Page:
Most employers are extremely hesitant when it comes to hiring a woman who’s returning to the job market after taking some time out to be at home raising her children for the past five or ten years. The bias that exists in the workplace when it comes to hiring a mom who’s been out of work for an extended period is threefold. Not only do these women face gender and age discrimination, but they also face discrimination simply because they have been out of circulation.

Most employers will opt for hiring someone with less experience over a returning stay-at-home mom. But women returning to work after an extended leave can actually be better candidates and future employees. If you’re still on the fence about whether to hire the fresh college graduate or the mother returning to work, here’s four reasons why you should pick the latter.

    1. Eagerness to learn wins out 9 out of 10 times.What this means is that women who are returning to work are going to be more eager to learn new things and jump right back into the workforce they once knew. This can be true for college students as well, of course, but since they have no work experience, a stay-at-home mom who’s returning to work will have less of a learning curve. These women have proven themselves before and they’re looking to challenge themselves by jumpstarting their career once again.
    2. Being a stay-at-home mom is a job in itself.We’ve heard this numerous times, and regardless of the naysayers, it’s really true. Being a stay-at-home mom isn’t a walk in the park, and the lifestyles we see on TV don’t portray the reality of life for the stay-at-home mom who’s juggling everything at once. They’re great multitaskers, they know how to budget, and they’re constantly working with different types of people (kids, other moms, teachers, significant others, etc.). These three tasks in themselves provide the kind of know-how that will serve them well in the office.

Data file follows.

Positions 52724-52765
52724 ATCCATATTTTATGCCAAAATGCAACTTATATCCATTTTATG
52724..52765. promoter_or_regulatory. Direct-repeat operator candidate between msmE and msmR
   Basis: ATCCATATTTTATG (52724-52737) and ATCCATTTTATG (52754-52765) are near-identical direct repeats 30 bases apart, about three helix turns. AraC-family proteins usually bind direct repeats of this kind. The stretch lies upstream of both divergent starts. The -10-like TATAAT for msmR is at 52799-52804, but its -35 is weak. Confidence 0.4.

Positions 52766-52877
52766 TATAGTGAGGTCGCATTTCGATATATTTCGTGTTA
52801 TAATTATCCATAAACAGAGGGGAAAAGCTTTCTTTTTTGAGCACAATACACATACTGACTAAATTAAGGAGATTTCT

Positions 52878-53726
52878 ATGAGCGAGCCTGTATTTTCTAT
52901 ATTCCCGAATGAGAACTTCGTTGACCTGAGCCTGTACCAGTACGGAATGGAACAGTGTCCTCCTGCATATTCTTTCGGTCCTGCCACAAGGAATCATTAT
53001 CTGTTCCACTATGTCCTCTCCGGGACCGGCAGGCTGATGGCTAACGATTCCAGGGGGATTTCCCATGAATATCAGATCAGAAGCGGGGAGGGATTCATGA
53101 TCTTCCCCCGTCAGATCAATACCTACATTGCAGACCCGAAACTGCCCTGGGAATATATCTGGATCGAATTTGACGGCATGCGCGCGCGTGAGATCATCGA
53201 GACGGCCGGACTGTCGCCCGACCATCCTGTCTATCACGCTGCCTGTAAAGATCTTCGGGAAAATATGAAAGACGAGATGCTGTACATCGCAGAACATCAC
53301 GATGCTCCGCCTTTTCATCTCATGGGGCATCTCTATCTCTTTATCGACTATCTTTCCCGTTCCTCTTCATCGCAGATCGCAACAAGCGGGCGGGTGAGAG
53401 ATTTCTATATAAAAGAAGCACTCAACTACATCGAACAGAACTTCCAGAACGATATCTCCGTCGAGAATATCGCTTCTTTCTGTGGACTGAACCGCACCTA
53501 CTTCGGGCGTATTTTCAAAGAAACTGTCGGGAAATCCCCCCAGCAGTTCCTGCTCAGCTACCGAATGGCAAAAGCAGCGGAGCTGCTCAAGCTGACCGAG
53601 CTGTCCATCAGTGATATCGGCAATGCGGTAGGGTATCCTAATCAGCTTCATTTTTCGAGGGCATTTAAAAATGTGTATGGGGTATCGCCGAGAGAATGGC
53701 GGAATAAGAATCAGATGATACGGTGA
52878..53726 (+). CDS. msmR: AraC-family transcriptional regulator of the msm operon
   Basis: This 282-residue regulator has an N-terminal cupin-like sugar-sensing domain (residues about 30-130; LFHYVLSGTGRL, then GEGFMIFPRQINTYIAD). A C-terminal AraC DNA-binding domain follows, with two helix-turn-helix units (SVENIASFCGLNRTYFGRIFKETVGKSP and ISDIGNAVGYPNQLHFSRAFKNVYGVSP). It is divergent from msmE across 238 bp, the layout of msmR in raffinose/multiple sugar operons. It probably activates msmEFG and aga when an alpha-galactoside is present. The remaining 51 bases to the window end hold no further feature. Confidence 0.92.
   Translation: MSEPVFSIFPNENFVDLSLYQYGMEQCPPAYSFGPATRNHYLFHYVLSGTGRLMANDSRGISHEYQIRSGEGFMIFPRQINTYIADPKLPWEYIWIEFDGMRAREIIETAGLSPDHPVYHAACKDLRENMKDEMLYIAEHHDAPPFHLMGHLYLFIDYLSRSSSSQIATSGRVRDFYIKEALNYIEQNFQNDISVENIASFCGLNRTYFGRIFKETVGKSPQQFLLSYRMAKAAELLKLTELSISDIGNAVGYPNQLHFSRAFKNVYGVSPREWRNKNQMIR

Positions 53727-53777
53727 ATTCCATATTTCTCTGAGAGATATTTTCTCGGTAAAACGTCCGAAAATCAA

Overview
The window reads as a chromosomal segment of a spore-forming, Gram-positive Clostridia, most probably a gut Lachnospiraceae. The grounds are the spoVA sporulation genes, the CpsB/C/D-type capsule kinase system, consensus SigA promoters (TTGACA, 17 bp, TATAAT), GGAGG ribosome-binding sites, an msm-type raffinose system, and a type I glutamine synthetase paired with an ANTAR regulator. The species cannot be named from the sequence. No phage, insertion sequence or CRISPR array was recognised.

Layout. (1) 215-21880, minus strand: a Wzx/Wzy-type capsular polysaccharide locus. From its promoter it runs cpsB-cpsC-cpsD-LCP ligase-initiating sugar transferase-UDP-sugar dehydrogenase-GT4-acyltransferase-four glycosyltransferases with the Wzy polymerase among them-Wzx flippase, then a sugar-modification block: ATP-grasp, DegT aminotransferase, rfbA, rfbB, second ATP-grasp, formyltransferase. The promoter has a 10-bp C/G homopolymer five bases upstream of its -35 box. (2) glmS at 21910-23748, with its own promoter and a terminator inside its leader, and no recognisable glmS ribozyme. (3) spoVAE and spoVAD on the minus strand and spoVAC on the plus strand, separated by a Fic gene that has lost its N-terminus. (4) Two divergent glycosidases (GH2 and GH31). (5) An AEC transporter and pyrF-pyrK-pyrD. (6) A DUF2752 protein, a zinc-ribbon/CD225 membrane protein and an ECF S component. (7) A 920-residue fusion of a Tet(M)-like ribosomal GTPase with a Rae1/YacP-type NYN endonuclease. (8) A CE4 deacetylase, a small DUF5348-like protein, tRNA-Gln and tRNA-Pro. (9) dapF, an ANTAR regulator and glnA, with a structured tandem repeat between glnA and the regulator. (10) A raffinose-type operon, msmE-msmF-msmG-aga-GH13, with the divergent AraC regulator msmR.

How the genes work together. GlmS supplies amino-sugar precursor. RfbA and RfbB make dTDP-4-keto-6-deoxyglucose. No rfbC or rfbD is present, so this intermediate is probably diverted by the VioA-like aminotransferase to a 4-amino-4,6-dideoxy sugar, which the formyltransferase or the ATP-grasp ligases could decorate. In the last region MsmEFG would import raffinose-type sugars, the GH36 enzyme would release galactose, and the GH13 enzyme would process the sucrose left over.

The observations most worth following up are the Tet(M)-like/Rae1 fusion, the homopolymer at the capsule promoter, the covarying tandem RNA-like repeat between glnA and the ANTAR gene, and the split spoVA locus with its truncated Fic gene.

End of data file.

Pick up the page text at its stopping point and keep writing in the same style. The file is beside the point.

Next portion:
3. Motivation in a returning stay-at-home mom will be at an all-time high.This plays into our first point, but is worth mentioning on its own. Not only will these stay-at-home moms returning to work have the eagerness and willingness to learn new things, but their motivation is going to be very high. Returning to the workforce is a challenge, and the desire to be at the top of their game and prove themselves once more will be high in their minds. You’re going to get an individual who will do whatever it takes to get back to where she was before she took a leave of absence to raise her children.